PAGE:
John Weidman

From Wikipedia, the free encyclopedia
Jump to: navigation, search

John Weidman (born September 25, 1946) is an American librettist and television writer for Sesame Street. He has worked on stage musicals with Stephen Sondheim and Susan Stroman.


Weidman was born in New York City, the son of Peggy Wright and librettist and novelist Jerome Weidman.[1] He received a B.A. from Harvard University with a major in East Asian history and a J.D. from Yale Law School.[2][3]


He has written the books for a wide variety of stage musicals.

He collaborated on three stage musicals with Stephen Sondheim. The first book for a musical that he wrote was Pacific Overtures, as an intern for Hal Prince.[3]The musical premiered on Broadway in 1976, and was revived in 2004 at Studio 54. Assassins first opened Off-Broadway in December 1990 at Playwrights Horizons, [4] and later opened in the West End in October 1992 at the Donmar Warehouse.[5] The musical was revived on Broadway in 2004 in a Roundabout Theater Company production.[6] Road Show, after several title changes, opened Off-Broadway at the Public Theatre in 2008. The musical had productions at the Goodman Theatre and Kennedy Center in 2003 prior to the Off-Broadway production.

Weidman has worked with choreographer/director Susan Stroman three times. He wrote the book for the musical Big: the musical, with Stroman as choregrapher. The musical opened on Broadway in April 1996 at the Shubert Theatre. He and Stroman co-created the Tony Award-winning musical Contact, which opened Off-Broadway in October 1999 at the Newhouse Theatre at Lincoln Center and on Broadway at the Vivian Beaumont Theatre in March 2000.[7] He wrote the book for the new musical Happiness, which ran at Lincoln Center in February 2009. Directed and choreographed by Stroman, the composer was Scott Frankel with lyrics by Michael Korie.[8][9]

He has been nominated for the Tony Award for Best Book for a Musical three times.

Other work[edit]

In the 1970s, Weidman wrote for National Lampoon. Since 1986, Weidman has been a writer for Sesame Street, for which he and the writing team have won more than a dozen Daytime Emmy Award for Outstanding Writing For A Children's Series.[10] For example, in 2002 Weidman and the writing staff won the Emmy Award, Outstanding Writing In A Children’s Series, for Sesame Street.[11]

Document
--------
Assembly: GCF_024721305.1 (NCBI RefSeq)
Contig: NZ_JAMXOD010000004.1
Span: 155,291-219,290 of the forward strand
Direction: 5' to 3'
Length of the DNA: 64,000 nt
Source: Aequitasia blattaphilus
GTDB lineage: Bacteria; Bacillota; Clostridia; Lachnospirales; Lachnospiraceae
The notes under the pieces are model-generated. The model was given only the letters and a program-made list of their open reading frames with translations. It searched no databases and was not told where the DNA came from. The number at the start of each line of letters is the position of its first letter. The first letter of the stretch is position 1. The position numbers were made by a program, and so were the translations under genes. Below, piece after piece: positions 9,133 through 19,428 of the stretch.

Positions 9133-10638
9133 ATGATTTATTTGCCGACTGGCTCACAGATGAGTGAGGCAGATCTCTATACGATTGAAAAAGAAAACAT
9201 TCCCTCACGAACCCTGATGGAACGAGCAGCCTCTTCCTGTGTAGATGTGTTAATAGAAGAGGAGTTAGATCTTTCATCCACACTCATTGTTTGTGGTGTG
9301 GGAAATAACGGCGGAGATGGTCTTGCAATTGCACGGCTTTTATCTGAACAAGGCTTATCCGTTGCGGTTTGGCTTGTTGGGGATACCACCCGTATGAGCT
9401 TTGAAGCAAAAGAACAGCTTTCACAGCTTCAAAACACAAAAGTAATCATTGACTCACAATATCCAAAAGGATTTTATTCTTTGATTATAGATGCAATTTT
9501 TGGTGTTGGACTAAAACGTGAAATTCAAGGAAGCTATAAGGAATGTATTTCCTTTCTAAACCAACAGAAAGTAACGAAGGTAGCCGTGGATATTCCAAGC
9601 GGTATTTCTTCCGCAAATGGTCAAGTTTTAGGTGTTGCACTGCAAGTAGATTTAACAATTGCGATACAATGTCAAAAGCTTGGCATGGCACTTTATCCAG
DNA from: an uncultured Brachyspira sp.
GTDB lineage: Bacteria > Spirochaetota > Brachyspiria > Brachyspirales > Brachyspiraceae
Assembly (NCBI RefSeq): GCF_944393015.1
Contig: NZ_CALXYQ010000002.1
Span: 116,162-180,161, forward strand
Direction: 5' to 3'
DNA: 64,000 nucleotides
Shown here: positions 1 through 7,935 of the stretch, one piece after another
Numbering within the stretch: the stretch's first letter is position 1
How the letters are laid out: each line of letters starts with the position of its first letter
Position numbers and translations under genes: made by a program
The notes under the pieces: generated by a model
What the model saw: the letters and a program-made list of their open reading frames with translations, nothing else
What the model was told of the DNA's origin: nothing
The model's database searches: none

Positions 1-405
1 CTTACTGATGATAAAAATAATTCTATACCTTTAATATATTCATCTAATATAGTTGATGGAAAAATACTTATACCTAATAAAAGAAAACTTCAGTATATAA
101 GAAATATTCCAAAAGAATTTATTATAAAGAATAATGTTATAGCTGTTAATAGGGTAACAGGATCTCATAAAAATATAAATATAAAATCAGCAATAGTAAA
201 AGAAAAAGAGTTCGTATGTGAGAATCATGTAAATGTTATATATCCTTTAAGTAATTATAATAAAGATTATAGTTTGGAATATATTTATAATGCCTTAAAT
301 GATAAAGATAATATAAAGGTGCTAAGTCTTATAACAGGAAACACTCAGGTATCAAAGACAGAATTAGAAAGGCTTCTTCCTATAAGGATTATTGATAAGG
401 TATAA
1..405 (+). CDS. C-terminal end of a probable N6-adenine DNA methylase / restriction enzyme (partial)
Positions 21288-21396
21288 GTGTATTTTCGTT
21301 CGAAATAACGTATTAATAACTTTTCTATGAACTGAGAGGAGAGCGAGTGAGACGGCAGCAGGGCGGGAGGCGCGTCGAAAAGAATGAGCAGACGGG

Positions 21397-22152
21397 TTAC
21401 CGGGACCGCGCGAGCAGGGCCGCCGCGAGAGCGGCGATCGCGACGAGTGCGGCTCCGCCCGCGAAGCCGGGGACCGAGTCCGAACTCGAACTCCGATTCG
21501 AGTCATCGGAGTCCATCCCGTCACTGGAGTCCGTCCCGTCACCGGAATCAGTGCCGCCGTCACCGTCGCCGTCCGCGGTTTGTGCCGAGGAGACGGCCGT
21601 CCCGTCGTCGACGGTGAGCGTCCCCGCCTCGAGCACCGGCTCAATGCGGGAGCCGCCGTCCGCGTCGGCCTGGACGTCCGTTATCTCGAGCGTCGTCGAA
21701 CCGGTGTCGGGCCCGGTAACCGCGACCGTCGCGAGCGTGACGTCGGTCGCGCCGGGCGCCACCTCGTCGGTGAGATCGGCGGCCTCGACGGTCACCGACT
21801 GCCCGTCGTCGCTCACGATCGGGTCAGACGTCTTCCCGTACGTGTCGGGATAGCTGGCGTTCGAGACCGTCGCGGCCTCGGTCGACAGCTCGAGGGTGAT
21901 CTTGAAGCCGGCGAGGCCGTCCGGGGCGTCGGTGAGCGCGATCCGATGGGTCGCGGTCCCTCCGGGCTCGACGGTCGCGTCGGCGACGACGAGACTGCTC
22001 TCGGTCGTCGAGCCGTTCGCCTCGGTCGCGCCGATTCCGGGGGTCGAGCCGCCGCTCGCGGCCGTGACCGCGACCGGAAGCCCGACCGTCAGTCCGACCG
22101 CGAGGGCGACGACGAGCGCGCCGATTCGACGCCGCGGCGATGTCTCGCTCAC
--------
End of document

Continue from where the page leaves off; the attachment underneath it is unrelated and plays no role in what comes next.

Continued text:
From 1999 to 2009 he was president of the Dramatists Guild of America.[2]

Stage work (libretti)[edit]

  • Pacific Overtures - 1976 (Tony Award nominee, Best Book of a Musical)
  • Anything Goes - 1987 (revised original book with Timothy Crouse; Tony Award, Best Musical Revival)
  • Assassins - 1990 (revived on Broadway in 2004) (Drama Desk Award nominee, Outstanding Book of a Musical; Tony Award, Best Musical Revival)
  • Big - 1996 (Tony Award nominee, Best Book of a Musical)
  • Contact - 1999 - Off-Broadway; 2000 - Broadway (Tony Award nominee, Best Book of a Musical; Tony Award, Best Musical)
  • Bounce - 2003
  • Take Flight - 2007
  • Road Show - 2008
  • Happiness - 2009


  1. ^ "Biography"
  2. ^ a b brooklaw listing
  3. ^ a b "Storytelling with Sondheim", January-February 2011
  4. ^ [Assassins at the Internet off-Broadway Database]
  5. ^ Michael H. Hutchins (2008). "Assassins". The Stephen Sondheim Reference Guide. Retrieved 2008-08-09. 
  6. ^ Ernio Hernandez. "The Shots Heard Round the World: Musical Assassins Opens on Broadway". Playbill. Retrieved 2015-08-18. 
  7. ^ Contact Broadway, accessed August 19, 2015
  8. ^ Brantley, Ben. "Accidental Tourists, on a Train to Eternity", The New York Times, March 31, 2009
  9. ^ Hetrick, Adam. "Arcelus, Foster, Gleason and More Find Happiness at Lincoln Center Starting Feb. 27" Playbill, February 27, 2009
  10. ^ Internet Movie Database listing
  11. ^ "PBS, ABC top Emmy nods" Variety, May 12, 2002

External links[edit]